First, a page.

To understand how kNN works, take the task of classifying fruits as an example. If you want to train a kNN model to understand the difference between apples and oranges, you must first select the features you want to use to represent each fruit. Perhaps you choose color and weight, so for each apple and orange, you feed the kNN one data point with the fruit’s color as its x-value and weight as its y-value. The kNN algorithm then plots all the data points on a 2D chart and draws a boundary line straight down the middle between the apples and the oranges. At this point the plot is split neatly into two classes, and the algorithm can now decide whether new data points represent one or the other based on which side of the line they fall on.

To explore LO-shot learning with the kNN algorithm, the researchers created a series of tiny synthetic data sets and carefully engineered their soft labels. Then they let the kNN plot the boundary lines it was seeing and found it successfully split the plot up into more classes than data points. The researchers also had a high degree of control over where the boundary lines fell. Using various tweaks to the soft labels, they could get the kNN algorithm to draw precise patterns in the shape of flowers.

Various charts showing the boundary lines being plotted out by a kNN algorithm. Each chart has more and more boundary lines, all encoded in tiny datasets.
The researchers used soft-labelled examples to train a kNN algorithm to encode increasingly complex boundary lines, splitting the chart into far more classes than data points. Each of the colored areas on the plots represent a different class, while the pie charts to the side of each plot show the soft label distribution for every data point.


Of course, these theoretical explorations have some limits. While the idea of LO-shot learning should transfer to more complex algorithms, the task of engineering the soft-labeled examples grows substantially harder. The kNN algorithm is interpretable and visual, making it possible for humans to design the labels; neural networks are complicated and impenetrable, meaning the same may not be true. Data distillation, which works for designing soft-labeled examples for neural networks, also has a major disadvantage: it requires you to start with a giant data set in order to shrink it down to something more efficient.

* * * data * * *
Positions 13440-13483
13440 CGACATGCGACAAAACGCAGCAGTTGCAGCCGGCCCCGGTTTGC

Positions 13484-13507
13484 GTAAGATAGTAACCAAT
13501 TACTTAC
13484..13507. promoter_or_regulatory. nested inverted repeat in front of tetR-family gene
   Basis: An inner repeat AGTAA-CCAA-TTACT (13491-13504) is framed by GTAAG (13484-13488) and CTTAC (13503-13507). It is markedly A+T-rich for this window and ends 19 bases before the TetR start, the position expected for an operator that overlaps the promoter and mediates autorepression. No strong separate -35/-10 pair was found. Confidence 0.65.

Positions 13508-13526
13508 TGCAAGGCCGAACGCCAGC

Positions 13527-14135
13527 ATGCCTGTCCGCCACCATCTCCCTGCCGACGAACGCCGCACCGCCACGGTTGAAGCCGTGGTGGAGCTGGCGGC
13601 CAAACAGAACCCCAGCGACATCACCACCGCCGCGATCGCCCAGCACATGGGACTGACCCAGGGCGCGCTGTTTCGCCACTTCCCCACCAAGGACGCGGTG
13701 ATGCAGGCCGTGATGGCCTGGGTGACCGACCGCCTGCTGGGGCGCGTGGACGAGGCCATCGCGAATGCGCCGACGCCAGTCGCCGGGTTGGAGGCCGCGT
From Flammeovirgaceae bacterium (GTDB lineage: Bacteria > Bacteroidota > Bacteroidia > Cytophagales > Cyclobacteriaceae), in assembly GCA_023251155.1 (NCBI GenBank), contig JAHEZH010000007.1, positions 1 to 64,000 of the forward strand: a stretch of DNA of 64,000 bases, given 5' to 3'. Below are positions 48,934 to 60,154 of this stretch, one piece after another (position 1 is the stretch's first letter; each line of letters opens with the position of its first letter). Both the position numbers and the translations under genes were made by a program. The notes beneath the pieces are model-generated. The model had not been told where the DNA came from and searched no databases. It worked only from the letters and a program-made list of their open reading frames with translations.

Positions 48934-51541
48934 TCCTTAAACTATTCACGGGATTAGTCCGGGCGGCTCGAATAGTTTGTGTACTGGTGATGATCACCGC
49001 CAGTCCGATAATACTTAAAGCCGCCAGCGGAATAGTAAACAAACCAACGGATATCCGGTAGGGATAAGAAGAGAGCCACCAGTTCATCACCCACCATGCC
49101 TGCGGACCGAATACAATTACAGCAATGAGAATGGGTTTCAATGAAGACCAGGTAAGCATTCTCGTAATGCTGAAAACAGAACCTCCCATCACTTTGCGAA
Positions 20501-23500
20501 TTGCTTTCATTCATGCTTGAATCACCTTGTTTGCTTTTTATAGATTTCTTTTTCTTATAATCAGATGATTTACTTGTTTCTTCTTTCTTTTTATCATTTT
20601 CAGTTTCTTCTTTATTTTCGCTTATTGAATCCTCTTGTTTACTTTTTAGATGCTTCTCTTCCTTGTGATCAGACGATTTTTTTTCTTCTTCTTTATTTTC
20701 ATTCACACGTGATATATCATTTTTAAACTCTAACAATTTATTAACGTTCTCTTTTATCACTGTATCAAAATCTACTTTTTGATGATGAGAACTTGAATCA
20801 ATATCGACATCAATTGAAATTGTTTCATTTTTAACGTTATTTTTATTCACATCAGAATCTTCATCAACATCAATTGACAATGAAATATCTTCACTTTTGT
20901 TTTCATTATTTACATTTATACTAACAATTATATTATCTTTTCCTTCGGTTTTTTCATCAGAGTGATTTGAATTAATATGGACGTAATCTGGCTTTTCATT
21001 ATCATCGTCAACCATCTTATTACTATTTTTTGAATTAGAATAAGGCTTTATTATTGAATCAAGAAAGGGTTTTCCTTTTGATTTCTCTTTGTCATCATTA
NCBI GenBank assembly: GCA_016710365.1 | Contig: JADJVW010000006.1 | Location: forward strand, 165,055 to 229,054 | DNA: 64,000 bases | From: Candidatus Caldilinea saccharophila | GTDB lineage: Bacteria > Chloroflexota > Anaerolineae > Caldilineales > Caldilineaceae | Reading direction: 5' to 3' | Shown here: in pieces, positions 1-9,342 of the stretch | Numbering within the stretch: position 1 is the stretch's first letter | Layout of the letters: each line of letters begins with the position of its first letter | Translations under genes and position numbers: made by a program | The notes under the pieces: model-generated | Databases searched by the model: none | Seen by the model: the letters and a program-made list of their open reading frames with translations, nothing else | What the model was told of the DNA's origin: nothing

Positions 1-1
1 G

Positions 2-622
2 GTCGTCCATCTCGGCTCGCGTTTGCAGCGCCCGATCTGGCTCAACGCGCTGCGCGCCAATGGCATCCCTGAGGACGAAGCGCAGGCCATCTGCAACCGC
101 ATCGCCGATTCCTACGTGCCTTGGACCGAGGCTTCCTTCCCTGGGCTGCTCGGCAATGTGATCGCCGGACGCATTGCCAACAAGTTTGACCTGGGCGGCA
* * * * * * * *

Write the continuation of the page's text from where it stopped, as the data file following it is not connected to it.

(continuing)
Sucholutsky says he’s now working on figuring out other ways to engineer these tiny synthetic data sets—whether that means designing them by hand or with another algorithm. Despite these additional research challenges, however, the paper provides the theoretical foundations for LO-shot learning. “The conclusion is depending on what kind of data sets you have, you can probably get massive efficiency gains,” he says.

This is what most interests Tongzhou Wang, an MIT PhD student who led the earlier research on data distillation. “The paper builds upon a really novel and important goal: learning powerful models from small data sets,” he says of Sucholutsky’s contribution.

Ryan Khurana, a researcher at the Montreal AI Ethics Institute, echoes this sentiment: “Most significantly, ‘less than one’-shot learning would radically reduce data requirements for getting a functioning model built.” This could make AI more accessible to companies and industries that have thus far been hampered by the field’s data requirements. It could also improve data privacy, because less information would have to be extracted from individuals to train useful models.

Sucholutsky emphasizes that the research is still early, but he is excited. Every time he begins presenting his paper to fellow researchers, their initial reaction is to say that the idea is impossible, he says. When they suddenly realize it isn’t, it opens up a whole new world.